A research team at University of California San Francisco, has discovered how to genetically reprogram human cells without the use of viruses to insert DNA. The breakthrough technique has far reaching significance in medicine, research and industry. Using CRISPR gene editing technology in a versatile, rapid and economical approach, the team believes the technique will be adopted in the field of cell therapy which could accelerate the development of new and safer treatments for a variety of diseases.
The new method is a robust molecular “cut and paste” technique which was used to rewrite genome sequences in T cells. The technique relies on electroporation which is a process where an electrical field is applied to cells which makes their membranes temporarily more permeable. The UCSF team discovered that when certain quantities of T cells, DNA and CRISPR scissors were combined and then exposed to an appropriate electrical field, the T cells will absorb these elements and then integrate specific genetic sequences very precisely at the site of a CRISPR programmed cut in the genome.
The method is a rapid and flexible technique that can be used to enhance, reprogram and alter T cells which can be given specificity to a variety of diseases to tamp down excessive immune response. Just as important as the new technique’s ease of use and speed, the approach has made it possible to insert substantial stretches of DNA into T cells which will endow the cells with powerful new properties. Previously, some success had been achieved using electroporation and CRISPR to insert bits of genetic material into T cells, however not until the new research were they able to place long sequences of DNA into T cells without causing the cells to die leading them to believe DNA sequences were excessively toxic to T cells.
Through trial and error, the researchers determined the ratios of DNA quantity, T cell population and CRISPR abundance that when combined with an electrical field and delivered with proper parameters, the result was an accurate and efficient editing of the T cells genomes. To validate their findings, they directed CRISPR to label a variety of different T cell proteins with GFP (green fluorescent protein) and the outcome was very specific with very low levels of off target effects. T cells for this experiment were from three siblings with a rare and severe autoimmune disease. These children carry mutations in a gene called IL2RA.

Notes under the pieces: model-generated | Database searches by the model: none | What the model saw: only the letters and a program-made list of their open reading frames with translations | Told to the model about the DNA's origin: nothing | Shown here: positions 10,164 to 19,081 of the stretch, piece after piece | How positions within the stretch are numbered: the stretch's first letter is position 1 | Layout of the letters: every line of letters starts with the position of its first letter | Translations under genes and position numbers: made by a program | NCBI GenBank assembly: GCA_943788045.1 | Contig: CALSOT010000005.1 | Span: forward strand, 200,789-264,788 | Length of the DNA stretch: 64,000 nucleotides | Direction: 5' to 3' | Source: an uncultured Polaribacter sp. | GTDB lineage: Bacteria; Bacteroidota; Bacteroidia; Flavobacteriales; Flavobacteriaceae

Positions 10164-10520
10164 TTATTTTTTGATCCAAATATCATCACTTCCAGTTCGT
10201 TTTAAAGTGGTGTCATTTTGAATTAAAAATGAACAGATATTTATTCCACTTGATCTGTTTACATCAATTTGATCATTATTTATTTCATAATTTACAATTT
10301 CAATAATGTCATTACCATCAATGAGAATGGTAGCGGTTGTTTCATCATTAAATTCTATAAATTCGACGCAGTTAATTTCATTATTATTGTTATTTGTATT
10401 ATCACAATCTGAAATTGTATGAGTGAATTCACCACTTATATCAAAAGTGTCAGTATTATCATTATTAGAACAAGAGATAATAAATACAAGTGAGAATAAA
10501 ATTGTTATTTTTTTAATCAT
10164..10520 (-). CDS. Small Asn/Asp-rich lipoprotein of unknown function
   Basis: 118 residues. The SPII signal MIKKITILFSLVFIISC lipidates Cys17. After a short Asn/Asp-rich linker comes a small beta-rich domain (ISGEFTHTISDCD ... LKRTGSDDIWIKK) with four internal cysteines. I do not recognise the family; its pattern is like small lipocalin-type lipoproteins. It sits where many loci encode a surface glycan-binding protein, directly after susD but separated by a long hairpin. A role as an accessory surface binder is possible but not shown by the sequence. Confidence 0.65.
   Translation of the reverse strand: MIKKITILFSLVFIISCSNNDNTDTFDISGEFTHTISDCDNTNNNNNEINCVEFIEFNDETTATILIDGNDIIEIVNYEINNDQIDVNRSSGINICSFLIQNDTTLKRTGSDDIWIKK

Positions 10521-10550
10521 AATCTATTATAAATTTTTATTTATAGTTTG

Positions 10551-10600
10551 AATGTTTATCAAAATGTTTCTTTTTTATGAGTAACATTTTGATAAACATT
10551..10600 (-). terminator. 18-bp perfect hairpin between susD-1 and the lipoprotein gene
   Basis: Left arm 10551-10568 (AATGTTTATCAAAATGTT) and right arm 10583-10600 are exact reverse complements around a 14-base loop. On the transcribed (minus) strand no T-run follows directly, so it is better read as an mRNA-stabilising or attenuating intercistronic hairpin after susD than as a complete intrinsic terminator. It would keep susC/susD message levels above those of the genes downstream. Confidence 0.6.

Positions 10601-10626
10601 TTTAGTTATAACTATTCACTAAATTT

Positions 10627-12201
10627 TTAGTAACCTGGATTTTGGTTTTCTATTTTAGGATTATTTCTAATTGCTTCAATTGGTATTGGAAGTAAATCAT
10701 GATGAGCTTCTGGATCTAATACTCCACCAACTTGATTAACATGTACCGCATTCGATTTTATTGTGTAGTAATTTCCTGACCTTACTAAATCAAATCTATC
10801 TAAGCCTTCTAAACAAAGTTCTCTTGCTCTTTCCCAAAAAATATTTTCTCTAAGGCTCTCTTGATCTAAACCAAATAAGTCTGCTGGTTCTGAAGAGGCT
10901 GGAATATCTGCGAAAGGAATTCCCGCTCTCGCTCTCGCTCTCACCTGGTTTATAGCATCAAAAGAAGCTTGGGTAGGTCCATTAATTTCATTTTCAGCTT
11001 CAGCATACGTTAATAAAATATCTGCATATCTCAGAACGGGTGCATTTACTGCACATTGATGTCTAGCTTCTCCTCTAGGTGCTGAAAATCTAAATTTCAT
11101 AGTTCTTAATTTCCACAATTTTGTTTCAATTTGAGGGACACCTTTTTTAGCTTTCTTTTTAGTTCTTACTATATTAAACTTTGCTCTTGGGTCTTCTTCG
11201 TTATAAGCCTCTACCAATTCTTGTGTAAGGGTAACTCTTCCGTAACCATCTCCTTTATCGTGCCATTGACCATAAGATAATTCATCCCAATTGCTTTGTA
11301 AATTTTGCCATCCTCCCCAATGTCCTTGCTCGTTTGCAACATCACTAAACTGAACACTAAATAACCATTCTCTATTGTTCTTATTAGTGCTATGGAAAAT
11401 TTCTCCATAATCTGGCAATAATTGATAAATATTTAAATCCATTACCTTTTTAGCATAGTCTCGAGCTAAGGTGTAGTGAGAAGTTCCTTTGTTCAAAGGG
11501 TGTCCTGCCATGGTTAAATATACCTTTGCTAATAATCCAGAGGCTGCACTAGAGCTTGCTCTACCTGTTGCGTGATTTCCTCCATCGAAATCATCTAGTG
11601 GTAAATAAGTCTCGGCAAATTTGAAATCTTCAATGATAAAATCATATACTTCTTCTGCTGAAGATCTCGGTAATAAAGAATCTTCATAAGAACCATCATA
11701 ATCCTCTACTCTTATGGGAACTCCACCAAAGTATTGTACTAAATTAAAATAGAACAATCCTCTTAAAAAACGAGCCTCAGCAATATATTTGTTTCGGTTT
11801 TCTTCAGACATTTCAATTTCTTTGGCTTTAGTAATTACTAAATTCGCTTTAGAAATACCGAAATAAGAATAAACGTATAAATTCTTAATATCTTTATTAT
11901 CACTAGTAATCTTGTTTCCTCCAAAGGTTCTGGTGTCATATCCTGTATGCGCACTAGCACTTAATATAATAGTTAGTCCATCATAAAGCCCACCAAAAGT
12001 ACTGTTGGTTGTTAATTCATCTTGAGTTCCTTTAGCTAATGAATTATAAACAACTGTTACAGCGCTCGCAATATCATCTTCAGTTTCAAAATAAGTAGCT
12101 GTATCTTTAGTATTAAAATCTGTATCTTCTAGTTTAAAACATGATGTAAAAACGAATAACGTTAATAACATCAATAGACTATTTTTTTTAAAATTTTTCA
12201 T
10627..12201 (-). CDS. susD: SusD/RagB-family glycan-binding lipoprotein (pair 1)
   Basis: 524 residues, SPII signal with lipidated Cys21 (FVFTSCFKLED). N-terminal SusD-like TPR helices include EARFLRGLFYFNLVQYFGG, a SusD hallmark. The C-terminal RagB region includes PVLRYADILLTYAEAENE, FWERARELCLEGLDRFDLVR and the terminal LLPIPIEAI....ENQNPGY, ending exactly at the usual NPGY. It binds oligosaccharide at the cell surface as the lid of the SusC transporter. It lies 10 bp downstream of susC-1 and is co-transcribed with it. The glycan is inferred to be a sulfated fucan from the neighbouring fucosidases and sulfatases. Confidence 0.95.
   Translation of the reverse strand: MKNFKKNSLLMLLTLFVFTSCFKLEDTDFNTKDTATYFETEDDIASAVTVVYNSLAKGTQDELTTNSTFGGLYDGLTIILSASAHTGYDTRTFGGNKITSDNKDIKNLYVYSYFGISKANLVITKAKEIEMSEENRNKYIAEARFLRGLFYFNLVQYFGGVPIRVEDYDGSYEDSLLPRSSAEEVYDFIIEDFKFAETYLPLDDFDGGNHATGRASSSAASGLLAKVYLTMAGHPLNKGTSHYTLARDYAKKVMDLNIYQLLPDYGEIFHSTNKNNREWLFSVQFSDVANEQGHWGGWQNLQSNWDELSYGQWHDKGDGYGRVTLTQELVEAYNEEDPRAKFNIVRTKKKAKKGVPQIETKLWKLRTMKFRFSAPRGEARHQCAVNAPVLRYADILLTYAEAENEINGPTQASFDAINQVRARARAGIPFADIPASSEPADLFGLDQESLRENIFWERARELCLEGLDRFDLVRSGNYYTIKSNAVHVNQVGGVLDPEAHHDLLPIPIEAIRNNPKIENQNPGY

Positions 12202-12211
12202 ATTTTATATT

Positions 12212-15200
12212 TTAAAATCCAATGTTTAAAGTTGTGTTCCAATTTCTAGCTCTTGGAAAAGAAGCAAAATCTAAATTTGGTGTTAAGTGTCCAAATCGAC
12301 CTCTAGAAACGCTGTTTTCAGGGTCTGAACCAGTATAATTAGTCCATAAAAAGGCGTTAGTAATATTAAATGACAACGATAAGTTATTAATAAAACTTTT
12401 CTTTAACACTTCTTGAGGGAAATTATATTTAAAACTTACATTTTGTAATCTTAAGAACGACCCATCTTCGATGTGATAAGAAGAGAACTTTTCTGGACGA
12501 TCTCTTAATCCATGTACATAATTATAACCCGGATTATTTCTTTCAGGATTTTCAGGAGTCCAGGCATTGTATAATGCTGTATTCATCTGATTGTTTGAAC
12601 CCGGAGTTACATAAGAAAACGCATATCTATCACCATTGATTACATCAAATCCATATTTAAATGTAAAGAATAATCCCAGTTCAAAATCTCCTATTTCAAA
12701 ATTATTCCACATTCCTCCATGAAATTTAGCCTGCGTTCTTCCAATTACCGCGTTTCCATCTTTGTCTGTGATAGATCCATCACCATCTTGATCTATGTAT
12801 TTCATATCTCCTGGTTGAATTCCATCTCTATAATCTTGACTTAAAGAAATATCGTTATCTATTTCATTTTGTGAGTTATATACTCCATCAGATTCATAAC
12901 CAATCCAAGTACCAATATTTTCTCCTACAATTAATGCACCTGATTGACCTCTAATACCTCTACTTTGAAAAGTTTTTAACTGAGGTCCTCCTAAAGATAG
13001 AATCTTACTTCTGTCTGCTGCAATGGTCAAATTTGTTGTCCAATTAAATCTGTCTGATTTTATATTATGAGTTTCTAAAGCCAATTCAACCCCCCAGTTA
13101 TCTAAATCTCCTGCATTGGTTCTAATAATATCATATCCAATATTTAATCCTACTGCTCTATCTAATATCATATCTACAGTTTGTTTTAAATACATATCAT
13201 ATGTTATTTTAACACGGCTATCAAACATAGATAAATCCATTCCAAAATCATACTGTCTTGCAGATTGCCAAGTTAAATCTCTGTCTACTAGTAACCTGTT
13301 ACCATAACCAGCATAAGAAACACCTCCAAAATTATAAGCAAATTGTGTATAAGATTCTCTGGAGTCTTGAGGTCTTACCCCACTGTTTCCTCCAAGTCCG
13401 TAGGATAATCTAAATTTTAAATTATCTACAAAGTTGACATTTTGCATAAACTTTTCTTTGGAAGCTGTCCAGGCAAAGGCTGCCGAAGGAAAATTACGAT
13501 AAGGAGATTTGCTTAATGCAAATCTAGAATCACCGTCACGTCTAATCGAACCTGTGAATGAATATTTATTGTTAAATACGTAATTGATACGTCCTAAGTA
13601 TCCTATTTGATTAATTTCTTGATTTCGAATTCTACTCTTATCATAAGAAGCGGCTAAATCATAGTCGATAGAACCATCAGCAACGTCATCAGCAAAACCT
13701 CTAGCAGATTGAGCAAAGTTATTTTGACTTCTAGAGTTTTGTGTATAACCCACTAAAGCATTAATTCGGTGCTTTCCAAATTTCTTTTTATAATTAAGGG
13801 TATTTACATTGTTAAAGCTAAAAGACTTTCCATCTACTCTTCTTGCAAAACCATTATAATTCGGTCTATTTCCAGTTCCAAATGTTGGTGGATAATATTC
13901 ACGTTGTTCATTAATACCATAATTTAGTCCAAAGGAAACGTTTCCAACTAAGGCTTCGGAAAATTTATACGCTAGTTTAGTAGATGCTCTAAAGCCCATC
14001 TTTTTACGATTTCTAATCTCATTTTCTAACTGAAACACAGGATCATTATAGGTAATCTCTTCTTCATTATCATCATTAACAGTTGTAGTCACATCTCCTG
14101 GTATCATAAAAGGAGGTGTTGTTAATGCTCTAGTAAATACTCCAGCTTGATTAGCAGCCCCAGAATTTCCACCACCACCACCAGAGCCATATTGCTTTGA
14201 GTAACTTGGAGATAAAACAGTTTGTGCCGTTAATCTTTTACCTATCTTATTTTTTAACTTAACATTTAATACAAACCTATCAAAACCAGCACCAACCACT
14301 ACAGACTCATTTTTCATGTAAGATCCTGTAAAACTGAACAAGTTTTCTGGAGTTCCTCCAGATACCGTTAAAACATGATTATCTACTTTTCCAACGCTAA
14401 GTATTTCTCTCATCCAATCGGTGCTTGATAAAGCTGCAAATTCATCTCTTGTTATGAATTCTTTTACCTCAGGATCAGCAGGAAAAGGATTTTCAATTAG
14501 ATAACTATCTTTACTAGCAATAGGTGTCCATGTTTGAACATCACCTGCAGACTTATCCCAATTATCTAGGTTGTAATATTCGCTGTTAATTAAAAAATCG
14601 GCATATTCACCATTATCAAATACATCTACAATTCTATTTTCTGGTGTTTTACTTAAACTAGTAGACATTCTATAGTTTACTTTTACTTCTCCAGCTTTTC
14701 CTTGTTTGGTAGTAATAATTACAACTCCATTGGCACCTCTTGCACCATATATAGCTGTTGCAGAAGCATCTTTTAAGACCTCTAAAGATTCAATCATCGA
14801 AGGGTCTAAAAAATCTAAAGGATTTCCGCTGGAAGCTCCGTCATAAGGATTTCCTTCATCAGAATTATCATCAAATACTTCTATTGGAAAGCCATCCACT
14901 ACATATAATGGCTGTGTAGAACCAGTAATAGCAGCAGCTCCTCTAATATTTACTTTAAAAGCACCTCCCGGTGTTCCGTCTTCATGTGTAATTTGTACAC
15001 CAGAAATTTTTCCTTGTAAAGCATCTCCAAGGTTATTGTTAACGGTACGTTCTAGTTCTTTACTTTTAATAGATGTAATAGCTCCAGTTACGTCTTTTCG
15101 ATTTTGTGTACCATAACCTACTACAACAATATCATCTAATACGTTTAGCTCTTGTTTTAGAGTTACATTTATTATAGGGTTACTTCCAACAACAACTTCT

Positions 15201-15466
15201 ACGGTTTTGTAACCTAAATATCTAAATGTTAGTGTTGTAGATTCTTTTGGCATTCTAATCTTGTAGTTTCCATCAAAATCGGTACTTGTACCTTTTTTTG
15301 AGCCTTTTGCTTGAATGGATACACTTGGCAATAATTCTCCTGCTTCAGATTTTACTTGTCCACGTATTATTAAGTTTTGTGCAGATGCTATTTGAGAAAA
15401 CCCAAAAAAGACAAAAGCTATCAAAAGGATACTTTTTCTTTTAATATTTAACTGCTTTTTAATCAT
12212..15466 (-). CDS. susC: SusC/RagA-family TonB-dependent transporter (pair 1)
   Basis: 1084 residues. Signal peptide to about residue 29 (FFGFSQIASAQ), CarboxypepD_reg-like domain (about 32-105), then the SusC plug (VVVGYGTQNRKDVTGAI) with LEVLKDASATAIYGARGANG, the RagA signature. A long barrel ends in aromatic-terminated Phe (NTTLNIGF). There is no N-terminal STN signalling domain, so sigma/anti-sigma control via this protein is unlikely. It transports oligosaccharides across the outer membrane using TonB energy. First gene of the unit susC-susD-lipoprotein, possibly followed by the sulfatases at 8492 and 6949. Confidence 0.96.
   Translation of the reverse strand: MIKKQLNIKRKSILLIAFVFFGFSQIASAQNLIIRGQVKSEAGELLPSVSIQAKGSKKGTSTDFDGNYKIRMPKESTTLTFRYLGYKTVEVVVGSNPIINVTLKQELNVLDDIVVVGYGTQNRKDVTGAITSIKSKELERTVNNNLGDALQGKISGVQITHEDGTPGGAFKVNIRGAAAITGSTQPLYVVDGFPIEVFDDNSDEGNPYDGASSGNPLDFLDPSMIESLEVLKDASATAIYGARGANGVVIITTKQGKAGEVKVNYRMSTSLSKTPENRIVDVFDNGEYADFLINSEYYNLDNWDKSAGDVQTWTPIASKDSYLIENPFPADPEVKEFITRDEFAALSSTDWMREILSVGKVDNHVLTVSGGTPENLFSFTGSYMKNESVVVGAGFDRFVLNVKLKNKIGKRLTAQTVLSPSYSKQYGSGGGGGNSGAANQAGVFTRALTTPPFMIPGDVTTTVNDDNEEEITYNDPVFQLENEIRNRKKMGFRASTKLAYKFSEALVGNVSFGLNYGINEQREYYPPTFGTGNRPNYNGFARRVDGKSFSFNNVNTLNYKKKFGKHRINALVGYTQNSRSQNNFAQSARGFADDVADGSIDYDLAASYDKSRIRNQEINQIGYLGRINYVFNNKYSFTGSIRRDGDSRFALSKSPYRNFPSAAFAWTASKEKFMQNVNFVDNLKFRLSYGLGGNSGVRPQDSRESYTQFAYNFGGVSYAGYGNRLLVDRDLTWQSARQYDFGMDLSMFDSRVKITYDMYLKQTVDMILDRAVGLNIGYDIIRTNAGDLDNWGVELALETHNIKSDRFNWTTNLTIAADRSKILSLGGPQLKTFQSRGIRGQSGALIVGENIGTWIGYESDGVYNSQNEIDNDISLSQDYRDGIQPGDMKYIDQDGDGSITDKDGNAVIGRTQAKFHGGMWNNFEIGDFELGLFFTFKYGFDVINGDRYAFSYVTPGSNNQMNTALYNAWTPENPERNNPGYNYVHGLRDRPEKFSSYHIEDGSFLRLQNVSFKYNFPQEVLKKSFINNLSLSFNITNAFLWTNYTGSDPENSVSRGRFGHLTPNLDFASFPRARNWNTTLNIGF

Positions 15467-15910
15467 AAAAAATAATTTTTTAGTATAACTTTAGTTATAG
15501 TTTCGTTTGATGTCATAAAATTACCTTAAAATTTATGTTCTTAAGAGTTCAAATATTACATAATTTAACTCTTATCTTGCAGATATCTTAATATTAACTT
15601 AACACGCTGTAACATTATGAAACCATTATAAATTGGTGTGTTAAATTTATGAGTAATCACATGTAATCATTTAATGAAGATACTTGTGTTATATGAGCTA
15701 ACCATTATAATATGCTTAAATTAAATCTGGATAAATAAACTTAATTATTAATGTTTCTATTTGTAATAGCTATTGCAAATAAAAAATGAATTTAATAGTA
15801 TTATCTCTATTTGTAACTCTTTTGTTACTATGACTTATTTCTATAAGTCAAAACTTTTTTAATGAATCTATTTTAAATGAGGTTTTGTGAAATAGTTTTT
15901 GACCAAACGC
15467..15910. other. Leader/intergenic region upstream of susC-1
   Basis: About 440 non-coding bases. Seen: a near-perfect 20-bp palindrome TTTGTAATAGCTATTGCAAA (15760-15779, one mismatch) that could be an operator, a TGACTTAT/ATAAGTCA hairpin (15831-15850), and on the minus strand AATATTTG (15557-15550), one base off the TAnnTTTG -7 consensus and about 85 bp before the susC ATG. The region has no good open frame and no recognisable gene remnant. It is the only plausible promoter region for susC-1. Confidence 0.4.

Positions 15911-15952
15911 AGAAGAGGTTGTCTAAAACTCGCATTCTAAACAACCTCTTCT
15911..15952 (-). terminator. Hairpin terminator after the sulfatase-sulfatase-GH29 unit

To further serve as proof of principle of the new technique’s therapeutic promise, the team showed how it could possibly be used to marshall T cells against disease. Using a non viral CRISPR technique, the UCSF team were able to quickly repair the IL2RA defect in the children’s T cells and restore cellular signals that had been impaired by the mutations. Referred to as CAR-T therapy, T cells that have been removed from the body are engineered to improve their disease fighting abilities and then returned to the body.
In another set of experiments, the scientists were able to completely replace native T cell receptors in a population of normal human T cells with new receptors that had been engineered to find diseased cells. T cell receptors are cell sensors that detect disease or infection. In lab dishes the engineered cells were able to efficiently hone in on targeted disease cells while ignoring other cells which shows the sort of specificity that is a major goal in precision disease medicine. With the new technique, they are able to cut and paste into a specified place rewriting a specific page in the genome sequence.
The new technique has made is possible to create viable custom T cell lines in just over a week. Ideas for earlier experiments were deemed too expensive or difficult due to obstacles presented by viral vectors. Because they can create CRISPR templates very quickly, as soon as a template is created they can get it into T cells and grow them very rapidly which makes a variety of experiments now ripe for investigation.
To view the original scientific study click here: Reprogramming human T cell function and specificity with non-viral genome targeting